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The Fall Of The Roman Empire Explains The Fate Of Rome In The West In The Course Of The 3rd To 5th Centuries Ad. Accounts For The Role Of Christianity For Both The Roman West And East.

1172 words - 5 pages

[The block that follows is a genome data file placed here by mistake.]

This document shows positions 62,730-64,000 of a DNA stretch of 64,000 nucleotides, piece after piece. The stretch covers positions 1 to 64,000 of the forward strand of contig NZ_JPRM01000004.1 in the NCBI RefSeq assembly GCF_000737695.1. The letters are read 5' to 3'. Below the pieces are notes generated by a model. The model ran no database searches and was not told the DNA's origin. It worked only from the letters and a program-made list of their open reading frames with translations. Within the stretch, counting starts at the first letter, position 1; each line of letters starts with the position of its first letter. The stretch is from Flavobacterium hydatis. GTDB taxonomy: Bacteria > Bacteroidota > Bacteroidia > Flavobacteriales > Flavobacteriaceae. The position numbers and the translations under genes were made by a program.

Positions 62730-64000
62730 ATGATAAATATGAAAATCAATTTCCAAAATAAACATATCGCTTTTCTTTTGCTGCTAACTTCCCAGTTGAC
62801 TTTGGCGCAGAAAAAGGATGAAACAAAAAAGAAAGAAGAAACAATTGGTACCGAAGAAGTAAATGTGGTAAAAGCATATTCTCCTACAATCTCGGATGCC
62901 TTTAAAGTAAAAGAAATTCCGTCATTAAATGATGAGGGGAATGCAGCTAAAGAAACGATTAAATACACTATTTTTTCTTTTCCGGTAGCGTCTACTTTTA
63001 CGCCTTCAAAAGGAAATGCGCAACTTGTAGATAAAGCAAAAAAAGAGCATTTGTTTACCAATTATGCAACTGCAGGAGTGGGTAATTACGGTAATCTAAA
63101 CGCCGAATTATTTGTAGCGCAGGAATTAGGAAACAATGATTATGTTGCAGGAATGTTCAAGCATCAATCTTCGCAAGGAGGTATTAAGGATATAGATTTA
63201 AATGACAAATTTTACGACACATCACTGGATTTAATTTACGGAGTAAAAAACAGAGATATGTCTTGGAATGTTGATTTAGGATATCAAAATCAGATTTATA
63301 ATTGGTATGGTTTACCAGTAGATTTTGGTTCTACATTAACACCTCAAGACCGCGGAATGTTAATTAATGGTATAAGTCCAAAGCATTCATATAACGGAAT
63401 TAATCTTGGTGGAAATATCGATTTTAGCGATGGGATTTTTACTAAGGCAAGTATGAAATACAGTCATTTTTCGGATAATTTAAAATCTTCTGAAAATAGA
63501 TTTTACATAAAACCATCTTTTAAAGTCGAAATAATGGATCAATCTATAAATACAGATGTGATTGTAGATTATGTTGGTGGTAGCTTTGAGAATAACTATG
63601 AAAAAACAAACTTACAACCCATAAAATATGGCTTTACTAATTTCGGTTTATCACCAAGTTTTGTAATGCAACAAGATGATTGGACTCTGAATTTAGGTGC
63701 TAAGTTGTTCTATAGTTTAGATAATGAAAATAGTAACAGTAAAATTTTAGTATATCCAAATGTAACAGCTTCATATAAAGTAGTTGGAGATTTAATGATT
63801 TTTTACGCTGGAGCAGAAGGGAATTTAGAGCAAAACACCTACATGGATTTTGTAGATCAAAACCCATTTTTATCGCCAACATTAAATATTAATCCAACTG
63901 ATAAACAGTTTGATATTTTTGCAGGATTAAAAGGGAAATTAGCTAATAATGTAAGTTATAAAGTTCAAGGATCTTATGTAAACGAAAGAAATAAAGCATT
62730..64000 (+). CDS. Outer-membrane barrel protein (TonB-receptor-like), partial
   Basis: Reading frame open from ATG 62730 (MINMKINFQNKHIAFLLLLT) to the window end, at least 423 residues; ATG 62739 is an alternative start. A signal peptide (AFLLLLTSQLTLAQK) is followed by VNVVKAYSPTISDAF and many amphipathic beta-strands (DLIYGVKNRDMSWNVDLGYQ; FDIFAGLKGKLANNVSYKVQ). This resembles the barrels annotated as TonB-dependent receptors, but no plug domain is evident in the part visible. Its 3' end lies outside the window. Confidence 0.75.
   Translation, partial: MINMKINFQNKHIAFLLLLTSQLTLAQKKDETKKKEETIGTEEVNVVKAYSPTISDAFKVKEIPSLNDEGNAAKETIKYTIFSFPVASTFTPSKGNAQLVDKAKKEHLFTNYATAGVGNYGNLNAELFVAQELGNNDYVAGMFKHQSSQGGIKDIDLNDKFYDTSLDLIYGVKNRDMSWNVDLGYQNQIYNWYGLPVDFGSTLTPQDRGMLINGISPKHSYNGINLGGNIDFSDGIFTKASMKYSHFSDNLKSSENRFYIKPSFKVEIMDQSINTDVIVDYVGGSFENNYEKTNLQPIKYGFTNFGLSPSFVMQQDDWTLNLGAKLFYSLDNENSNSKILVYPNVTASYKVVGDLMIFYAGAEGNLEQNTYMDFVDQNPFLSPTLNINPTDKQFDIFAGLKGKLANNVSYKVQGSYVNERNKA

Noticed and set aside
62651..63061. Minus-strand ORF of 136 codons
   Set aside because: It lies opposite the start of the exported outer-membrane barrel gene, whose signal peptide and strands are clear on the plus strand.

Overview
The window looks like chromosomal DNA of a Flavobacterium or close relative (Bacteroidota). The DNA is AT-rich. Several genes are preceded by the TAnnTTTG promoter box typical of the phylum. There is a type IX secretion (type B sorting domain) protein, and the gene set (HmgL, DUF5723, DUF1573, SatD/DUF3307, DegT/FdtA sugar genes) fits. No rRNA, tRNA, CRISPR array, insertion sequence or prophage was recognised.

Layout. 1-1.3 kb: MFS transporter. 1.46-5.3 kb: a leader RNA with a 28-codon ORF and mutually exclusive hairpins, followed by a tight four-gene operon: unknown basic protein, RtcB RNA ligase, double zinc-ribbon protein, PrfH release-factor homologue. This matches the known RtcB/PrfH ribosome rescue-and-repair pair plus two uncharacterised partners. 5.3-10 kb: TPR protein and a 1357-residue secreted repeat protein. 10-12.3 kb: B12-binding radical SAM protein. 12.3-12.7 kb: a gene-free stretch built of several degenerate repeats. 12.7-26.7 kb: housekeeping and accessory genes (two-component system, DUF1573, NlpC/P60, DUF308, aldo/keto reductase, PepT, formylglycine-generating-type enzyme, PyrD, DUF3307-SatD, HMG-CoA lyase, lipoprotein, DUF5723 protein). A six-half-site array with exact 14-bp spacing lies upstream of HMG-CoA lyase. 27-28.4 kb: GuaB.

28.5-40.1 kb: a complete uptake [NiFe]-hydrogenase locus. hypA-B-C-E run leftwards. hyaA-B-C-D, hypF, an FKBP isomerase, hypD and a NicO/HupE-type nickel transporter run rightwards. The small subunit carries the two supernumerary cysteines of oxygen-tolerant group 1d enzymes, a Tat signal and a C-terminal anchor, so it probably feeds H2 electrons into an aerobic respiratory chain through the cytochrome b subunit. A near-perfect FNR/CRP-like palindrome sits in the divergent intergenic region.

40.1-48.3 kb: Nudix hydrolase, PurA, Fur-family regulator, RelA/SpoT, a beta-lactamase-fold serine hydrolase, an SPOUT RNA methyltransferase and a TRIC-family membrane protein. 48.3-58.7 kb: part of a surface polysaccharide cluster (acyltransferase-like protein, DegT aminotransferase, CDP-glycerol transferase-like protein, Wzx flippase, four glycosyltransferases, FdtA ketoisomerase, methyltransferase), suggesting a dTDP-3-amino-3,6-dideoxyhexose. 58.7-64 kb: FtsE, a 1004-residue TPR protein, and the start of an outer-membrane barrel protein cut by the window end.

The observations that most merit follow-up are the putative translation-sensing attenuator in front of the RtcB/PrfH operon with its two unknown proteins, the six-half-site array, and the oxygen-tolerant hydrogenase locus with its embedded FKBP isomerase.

Did the Roman Empire really fall? What would later be known as the Byzantine Empire wasn't just an extension of the Roman Empire; it was part of the empire itself that flourished for nearly another millennia. The Western Roman Empire simply declined into a state of existence that made it vulnerable to invaders and was eventually overran by barbarian tribes. Rome had essentially been declining since 180 AD when civil wars occurred up until 285 AD and a plague had killed an estimated one-fourth of the population. The Roman Empire was slowly transforming into something foreign. The military was beginning to become decentralized and immobilized starting with the Emperor Hadrian. Foreigners loyal to powers other than the emperors were becoming the majority of the military. Since there was no clear rule for succession of emperors, the throne was left to anyone who had the might to take it. This ultimately turned into military and the praetorian choosing who would become the next ruler. Political, economic, social, religious, even health problems led to the decline and eventual "fall" of the Western Roman Empire by 476 AD. However, the Eastern Empire would survive the upheaval of the 4th century because of its larger population, better emperors and more money."But the decline of Rome was the natural and inevitable effect of immoderate greatness. Prosperity ripened the principle of decay; the causes of destruction multiplied with the extent of conquest; and, as soon as time or accident had removed the artificial supports, the stupendous fabric yielded to the pressure of its own weight.... " The constant warfare of the 1st and 2nd centuries AD of the Romans eventually backfired against the empire. As the conquests began to cease during the 2nd century AD, the consistent plunder and slaves began to dwindle. During the 4th century AD, the empire extended all around the Mediterranean Sea, including North Africa, Spain, Gaul (modern France), Turkey, Israel, Egypt and Greece. The Rhine and Danube rivers were the northern borders where Germanic tribes were beginning to occupy. These immense borders put a colossal strain on the military; there were only 500,000 soldiers to guard a frontier that required at least three million. During the 3rd century AD the soldiers defending the Rhine-Danube frontier pulled away to fight a civil war in Italy, which left the border open and susceptible to invaders. Eventually the Germanic tribes began to overtake the lands. The Visigoths, Ostrogoths, Vandals, Franks, and Huns penetrated over the borders while the Jutes, Angles, and Saxons took over Britain. In 410 AD the Goths sacked Rome. Finally in 476 AD Romulus Augustulus was overthrown. Thus the Western Roman Empire ceased to be.Political problems troubled the empire as well. Rules for succession weren't obvious and emperors held complete supremacy. As a result, civil wars were constantly fought over the throne. Even when there was an emperor in the throne, the bureaucracy...

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